200 match(es) found in quotations


Quotations
Charles Baudelaire :
The man who, from the beginning of his life, has been bathed at length in the soft atmosphere of a woman, in the smell of her hands, of her bosom, of her knees, of her hair, of her supple and floating clothes, ... has contracted from this contact a tender skin and a distinct accent, a kind of androgyny without which the harshest and most masculine genius remains, as far as perfection in art is concerned, an incomplete being.
[Charles Baudelaire (1821-1867), French poet, critic. Artificial Paradise, An Opium-eater, VII. Childhood Sorrows (1860). On men who have been raised by women.]
Read more quotations about / on: hair, woman, life
Abraham Lincoln :
The case of Andrews is really a very bad one, as appears by the record already before me. Yet before receiving this I had ordered his punishment commuted to imprisonment ... and had so telegraphed. I did this, not on any merit in the case, but because I am trying to evade the butchering business lately.
[Abraham Lincoln (1809-1865), U.S. president. endorsement concerning Henry Andrews, Jan. 7, 1864. Collected Works of Abraham Lincoln, vol. 7, p. 111, Rutgers University Press (1953, 1990).]
Henry David Thoreau :
A common and natural result of an undue respect for law is, that you may see a file of soldiers, colonel, captain, corporal, privates, powder-monkeys, and all, marching in admirable order over hill and dale to the wars, against their wills, ay, against their common sense and consciences, which makes it very steep marching indeed, and produces a palpitation of the heart.
[Henry David Thoreau (1817-1862), U.S. philosopher, author, naturalist. "Civil Disobedience," originally published as "Resistance to Civil Government" (1849), in The Writings of Henry David Thoreau, vol. 4, p. 358, Houghton Mifflin (1906).]
Read more quotations about / on: respect, heart
Aleister Crowley :
It sometimes strikes me that the whole of science is a piece of impudence; that nature can afford to ignore our impertinent interference. If our monkey mischief should ever reach the point of blowing up the earth by decomposing an atom, and even annihilated the sun himself, I cannot really suppose that the universe would turn a hair.
[Aleister Crowley (1875-1947), British occultist. The Confessions of Aleister Crowley, ch. 14 (1929, rev. 1970).]
Read more quotations about / on: hair, sometimes, sun, nature
Ralph Waldo Emerson :
In excited conversation we have glimpses of the universe, hints of power native to the soul, far-darting lights and shadows of an Andes landscape, such as we can hardly attain in lone meditation. Here are oracles sometimes profusely given, to which the memory goes back in barren hours.
[Ralph Waldo Emerson (1803-1882), U.S. essayist, poet, philosopher. "Considerations by the Way," The Conduct of Life (1860).]
Read more quotations about / on: memory, sometimes, power
Henry David Thoreau :
The way in which men cling to old institutions after the life has departed out of them, and out of themselves, reminds me of those monkeys which cling by their tails—aye, whose tails contract about the limbs, even the dead limbs, of the forest, and they hang suspended beyond the hunter's reach long after they are dead. It is of no use to argue with such men. They have not an apprehensive intellect, but merely, as it were a prehensile tail.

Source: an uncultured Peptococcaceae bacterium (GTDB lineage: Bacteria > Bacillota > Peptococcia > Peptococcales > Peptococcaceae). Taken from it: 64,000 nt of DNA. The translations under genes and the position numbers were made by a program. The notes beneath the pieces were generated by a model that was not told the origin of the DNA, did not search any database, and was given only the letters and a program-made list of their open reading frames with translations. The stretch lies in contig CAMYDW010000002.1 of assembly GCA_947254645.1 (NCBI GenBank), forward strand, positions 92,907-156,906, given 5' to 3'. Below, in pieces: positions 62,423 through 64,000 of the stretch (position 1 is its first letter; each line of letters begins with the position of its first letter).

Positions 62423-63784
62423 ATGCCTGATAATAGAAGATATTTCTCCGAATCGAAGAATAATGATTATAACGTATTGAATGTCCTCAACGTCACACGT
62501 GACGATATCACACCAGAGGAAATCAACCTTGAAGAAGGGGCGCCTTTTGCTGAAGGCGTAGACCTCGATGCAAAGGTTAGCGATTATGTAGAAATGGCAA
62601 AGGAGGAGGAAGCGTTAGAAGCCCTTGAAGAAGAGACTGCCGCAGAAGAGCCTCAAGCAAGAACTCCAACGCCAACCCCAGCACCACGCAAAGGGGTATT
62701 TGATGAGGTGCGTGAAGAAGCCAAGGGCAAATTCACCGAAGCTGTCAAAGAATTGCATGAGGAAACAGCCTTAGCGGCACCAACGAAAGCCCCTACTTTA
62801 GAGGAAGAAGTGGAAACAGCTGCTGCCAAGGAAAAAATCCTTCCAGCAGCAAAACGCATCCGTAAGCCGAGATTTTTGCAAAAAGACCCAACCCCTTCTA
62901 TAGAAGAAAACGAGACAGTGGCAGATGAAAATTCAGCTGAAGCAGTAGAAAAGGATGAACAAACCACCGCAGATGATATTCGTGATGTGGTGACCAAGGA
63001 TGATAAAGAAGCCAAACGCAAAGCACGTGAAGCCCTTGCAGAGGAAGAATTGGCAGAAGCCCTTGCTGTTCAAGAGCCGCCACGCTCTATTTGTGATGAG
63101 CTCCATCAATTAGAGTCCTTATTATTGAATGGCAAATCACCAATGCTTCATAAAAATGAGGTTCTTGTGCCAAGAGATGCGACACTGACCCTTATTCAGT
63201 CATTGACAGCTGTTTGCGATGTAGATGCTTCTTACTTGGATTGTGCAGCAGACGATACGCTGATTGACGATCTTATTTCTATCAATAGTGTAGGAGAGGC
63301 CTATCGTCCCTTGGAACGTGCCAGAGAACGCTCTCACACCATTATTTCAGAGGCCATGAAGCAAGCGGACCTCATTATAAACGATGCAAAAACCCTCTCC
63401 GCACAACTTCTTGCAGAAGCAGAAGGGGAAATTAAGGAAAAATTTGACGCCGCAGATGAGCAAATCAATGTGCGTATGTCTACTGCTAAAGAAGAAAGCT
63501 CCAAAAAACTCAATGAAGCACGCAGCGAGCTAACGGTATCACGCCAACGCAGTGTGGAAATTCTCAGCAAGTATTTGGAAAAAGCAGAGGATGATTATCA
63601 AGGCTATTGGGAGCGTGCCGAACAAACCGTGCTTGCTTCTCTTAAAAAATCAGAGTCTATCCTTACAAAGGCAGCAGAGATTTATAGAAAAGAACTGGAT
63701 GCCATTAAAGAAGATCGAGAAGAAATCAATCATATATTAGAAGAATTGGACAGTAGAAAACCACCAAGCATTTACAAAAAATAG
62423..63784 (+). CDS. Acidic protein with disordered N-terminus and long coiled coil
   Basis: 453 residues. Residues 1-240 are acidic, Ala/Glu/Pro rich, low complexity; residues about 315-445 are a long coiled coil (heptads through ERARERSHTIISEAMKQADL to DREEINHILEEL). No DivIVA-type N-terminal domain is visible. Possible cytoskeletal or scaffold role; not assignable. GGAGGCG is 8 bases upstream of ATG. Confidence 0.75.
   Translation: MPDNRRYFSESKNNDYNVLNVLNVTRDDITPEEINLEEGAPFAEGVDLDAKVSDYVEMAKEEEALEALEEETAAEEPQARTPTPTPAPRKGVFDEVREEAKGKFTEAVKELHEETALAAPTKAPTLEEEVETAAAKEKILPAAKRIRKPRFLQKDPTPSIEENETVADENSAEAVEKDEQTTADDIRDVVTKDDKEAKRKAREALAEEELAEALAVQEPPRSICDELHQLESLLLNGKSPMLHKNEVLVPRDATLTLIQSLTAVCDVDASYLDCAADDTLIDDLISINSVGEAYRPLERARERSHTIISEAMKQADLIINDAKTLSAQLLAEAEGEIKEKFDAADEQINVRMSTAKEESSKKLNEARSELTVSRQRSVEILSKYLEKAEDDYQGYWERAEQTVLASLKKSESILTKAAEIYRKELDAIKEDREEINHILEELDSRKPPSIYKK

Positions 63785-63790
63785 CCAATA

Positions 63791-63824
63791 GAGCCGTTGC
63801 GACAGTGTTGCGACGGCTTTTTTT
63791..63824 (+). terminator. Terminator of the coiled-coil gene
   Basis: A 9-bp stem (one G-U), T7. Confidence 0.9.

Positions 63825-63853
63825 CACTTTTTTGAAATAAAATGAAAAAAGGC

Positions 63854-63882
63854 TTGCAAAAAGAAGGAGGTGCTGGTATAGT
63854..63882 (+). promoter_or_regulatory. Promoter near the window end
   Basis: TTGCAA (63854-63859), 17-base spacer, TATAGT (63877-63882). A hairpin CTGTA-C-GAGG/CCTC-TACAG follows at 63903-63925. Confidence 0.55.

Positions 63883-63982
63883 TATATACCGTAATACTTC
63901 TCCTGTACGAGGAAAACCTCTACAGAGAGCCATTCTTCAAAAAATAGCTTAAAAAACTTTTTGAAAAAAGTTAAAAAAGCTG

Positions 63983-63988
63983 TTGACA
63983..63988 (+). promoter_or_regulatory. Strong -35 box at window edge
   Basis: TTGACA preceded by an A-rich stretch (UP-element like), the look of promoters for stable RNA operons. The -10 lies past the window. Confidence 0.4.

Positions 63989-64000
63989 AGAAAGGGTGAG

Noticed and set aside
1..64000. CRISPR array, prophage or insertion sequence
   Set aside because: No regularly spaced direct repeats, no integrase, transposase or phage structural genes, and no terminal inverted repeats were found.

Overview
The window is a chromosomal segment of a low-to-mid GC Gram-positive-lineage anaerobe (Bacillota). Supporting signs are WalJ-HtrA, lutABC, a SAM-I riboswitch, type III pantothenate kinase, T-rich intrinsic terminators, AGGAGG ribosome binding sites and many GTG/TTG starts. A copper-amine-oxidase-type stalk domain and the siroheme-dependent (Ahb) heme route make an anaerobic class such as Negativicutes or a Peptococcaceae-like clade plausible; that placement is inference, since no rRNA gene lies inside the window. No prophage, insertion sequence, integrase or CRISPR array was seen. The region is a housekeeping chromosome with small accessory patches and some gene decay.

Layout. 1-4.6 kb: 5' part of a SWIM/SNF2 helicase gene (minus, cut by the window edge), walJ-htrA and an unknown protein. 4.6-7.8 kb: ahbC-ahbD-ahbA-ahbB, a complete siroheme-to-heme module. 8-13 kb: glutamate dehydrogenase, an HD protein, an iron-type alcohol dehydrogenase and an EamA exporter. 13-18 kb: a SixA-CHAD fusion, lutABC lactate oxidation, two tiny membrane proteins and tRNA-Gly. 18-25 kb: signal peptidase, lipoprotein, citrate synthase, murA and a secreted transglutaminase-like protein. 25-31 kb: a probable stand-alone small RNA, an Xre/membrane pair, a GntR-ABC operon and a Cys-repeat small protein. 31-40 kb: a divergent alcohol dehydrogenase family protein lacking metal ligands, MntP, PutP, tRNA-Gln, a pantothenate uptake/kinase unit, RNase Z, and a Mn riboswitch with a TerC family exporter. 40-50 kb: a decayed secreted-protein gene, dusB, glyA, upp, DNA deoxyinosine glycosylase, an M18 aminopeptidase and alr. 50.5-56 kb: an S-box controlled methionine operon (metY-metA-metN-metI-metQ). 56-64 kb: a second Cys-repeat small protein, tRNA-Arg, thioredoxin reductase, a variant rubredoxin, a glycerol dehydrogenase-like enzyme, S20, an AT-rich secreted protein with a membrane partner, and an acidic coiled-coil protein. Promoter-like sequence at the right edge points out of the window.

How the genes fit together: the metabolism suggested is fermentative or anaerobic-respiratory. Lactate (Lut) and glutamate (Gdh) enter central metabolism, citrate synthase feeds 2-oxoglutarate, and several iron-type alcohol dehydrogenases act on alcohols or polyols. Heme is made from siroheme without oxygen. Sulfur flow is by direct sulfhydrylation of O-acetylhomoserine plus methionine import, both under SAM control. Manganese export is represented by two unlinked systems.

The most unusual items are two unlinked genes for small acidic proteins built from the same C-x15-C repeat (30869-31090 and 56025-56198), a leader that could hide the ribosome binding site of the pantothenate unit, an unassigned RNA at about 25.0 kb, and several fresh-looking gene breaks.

[Henry David Thoreau (1817-1862), U.S. philosopher, author, naturalist. Journals, entry for Aug. 19, 1851 (1906).]
Read more quotations about / on: forest, life
Dorothy Parker :
I have heard it said that it took Messrs. Shipman and Hymer [the playwrights] just three- and-a-half days to write their drama. I should like to know what they were doing during the three days.
[Dorothy Parker (1893-1967), U.S. author and humorist. As quoted in The Late Mrs. Dorothy Parker, ch. 10, by Leslie Frewin (1986). On a review, written for Vanity Fair magazine, of a bad play.]
William Shakespeare :
Thou torturest me, Tubal. It was my turquoise; I had it of Leah when I was a bachelor. I would not have given it for a wilderness of monkeys.
[William Shakespeare (1564-1616), British dramatist, poet. Shylock, in The Merchant of Venice, act 3, sc. 1, l. 120-3. On hearing that his daughter Jessica has traded his jewel for a monkey; he refers to his dead wife, Leah.]
Roland Barthes :
There are people who think that wrestling is an ignoble sport. Wrestling is not sport, it is a spectacle, and it is no more ignoble to attend a wrestled performance of suffering than a performance of the sorrows of Arnolphe or Andromaque.
[Roland Barthes (1915-1980), French semiologist. "The World of Wrestling," Mythologies (1957, trans. 1972). "What wrestling is above all meant to portray," Barthes added, "is a purely moral concept: that of justice. The idea of 'paying' is essential to wrestling, and the crowd's 'Give it to him' means above all else 'Make him pay.'..."]
Read more quotations about / on: people
Gore Vidal :
There is hardly an American male of my generation who has not at one time or another tried to master the victory cry of the great ape as it issued from the androgynous chest of Johnny Weissmuller, to the accompaniment of thousands of arms and legs snapping during attempts to swing from tree to tree in the backyards of the Republic.
[Gore Vidal (b. 1925), U.S. novelist, critic. "The Waking Dream: Tarzan Revisited," Esquire (New York, Dec. 1963).]
Read more quotations about / on: tree, time
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